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Ramagundam Super Thermal Power Station, India. Photo via Wikicommons

In a notable measure of the pace of transformation across global energy markets, Indian power behemoth Reliance Power is changing its business strategy.

Public statements, company reports and press coverage all point to a shift from coal-fired electricity generation to renewables at Reliance. It’s a change worth paying attention to because of the sheer size of Reliance, one of the biggest three Indian power conglomerates in the world’s second most populous country.

Reliance in the past five years has received approval to build five of the world’s largest thermal power projects. Only one of these proposals has been commissioned, however, and that one has been problematic. Groundbreaking has not occurred on the other four.

Reliance has realized evidently, and wisely, that its former strategy was out of step with the policy direction of the Indian government, which began last year in earnest to transform the country’s electricity sector.

Reliance at some level is clearly embarrassed by its track record over the past few years. The recently-leaked draft of a report branded by the International Energy Agency and written by its Coal Industry Advisory Board cited Reliance’s coal-fired Sasan project as a poster child for coal-fired generation. What it didn’t mention is that Reliance has been trying to unload that troubled project onto the Indian government.

Sasan, one of only two 3,960-megawatt plants built under the prior Indian government’s failed Ultra Mega Power Project program, has already sought a second tariff bailout since it was commissioned in March. Bullish forecasts for global thermal coal demand erroneously assume most of more than a dozen other proposed Indian Ultra Mega Power Projects will be built. As Sasan shows, the future is not in what these forecasters predict.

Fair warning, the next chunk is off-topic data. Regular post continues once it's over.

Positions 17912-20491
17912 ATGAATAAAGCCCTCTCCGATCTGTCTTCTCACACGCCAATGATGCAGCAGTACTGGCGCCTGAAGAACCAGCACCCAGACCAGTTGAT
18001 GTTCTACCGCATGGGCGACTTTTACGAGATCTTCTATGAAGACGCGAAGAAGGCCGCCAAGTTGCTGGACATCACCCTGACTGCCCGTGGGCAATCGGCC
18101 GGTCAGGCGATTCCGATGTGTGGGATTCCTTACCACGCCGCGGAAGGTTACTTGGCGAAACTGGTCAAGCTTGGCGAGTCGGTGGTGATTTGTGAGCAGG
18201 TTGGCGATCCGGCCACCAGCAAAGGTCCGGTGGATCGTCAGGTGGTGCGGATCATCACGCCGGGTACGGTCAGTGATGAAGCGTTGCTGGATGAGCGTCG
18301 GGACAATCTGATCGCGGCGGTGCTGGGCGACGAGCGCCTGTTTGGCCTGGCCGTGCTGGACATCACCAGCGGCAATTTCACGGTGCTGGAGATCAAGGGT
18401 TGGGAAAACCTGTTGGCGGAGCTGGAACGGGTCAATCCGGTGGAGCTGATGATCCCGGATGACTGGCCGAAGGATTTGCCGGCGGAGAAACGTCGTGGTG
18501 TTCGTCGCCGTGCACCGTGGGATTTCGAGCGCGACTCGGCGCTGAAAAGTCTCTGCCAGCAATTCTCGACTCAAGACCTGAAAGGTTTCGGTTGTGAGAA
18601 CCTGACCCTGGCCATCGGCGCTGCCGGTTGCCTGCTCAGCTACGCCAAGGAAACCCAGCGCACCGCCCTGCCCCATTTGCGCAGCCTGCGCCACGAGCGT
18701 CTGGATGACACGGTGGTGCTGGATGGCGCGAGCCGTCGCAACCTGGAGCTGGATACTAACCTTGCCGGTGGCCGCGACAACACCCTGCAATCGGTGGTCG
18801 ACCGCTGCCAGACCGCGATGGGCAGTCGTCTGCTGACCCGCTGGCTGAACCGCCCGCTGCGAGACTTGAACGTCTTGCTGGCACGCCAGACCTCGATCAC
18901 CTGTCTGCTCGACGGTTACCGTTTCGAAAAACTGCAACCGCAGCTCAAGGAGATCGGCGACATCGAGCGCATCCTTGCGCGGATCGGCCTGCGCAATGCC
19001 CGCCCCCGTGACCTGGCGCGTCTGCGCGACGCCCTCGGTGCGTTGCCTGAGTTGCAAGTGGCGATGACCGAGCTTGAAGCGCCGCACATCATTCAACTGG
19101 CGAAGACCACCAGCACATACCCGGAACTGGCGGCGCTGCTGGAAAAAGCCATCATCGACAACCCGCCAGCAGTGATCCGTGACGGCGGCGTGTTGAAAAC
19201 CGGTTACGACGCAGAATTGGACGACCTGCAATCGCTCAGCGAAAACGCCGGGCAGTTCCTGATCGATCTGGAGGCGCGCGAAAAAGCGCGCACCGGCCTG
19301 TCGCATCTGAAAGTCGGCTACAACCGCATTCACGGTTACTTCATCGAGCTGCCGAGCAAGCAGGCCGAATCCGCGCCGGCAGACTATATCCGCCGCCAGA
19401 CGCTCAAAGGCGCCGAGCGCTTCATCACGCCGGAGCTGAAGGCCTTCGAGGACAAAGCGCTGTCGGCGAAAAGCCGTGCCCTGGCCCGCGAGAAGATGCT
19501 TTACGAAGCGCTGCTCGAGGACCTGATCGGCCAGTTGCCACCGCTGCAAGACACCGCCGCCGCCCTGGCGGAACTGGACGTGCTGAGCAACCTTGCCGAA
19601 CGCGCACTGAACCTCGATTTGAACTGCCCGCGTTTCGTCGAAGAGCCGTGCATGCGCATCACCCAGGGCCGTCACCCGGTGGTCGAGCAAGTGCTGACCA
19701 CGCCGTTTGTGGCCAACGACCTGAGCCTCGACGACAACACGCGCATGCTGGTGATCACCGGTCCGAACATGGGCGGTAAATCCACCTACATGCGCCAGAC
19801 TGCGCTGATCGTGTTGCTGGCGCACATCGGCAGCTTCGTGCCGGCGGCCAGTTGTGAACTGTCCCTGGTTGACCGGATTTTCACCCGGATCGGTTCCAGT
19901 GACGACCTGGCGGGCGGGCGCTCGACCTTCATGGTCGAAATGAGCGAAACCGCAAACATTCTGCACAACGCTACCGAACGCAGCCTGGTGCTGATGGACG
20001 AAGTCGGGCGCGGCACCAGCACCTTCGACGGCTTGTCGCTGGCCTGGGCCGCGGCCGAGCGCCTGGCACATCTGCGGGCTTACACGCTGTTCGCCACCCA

Reliance Power, listed on the Bombay stock exchange and 75 percent owned by Anil Ambani, one of the wealthiest people in India, is a bellwether if only for its size. It is one of the few private Indian power-generation firms that has consistently remained profitable in recent years, having delivered earnings growth before interest, tax and depreciation over the last four years as projects have been progressively brought online.

This performance hasn’t delivered for shareholders, however. Reliance Power was listed in 2007-08 at Rs450/share, and currently trades at Rs49/share. The company has delivered a three-year return on equity averaging five percent annually, less than half its target rate. Its current market capitalization of US$2.1 billion is down by more than 30 percent over the last year, underperforming the Indian equity market by 35 per cent. Over the past five years, Reliance Power has underperformed the Indian stock market by 75 per cent.

At its recent 2015 annual shareholders meeting, Reliance stressed that its growth plan entails 6 gigawatts of solar and 5.2 gigawatts of hydro project development in India.

And the company in its marketing materials has moved unquestionably toward renewables, coming out with a new slogan: “Reliance: Committed to becoming India’s largest integrated power generation and coal mining company with emphasis on clean and green power.”

Its latest annual report trumpets its “quest to become one of India’s largest renewable energy companies.”

News broke just this month that Reliance had appointed a new CEO, Shri N Venugopala Rao, and that Reliance was effectively ceasing most of its Indian thermal electricity-capacity expansions to pursue its renewable-energy expansion strategy.

The direction is clear. The question that remains is how fast a company like Reliance can pivot, and whether it is too late to recover from acting blindly like energy markets in the years ahead will resemble those of the past.


 

This article was originally published by the Institute for Energy Economics and Financial Analysis

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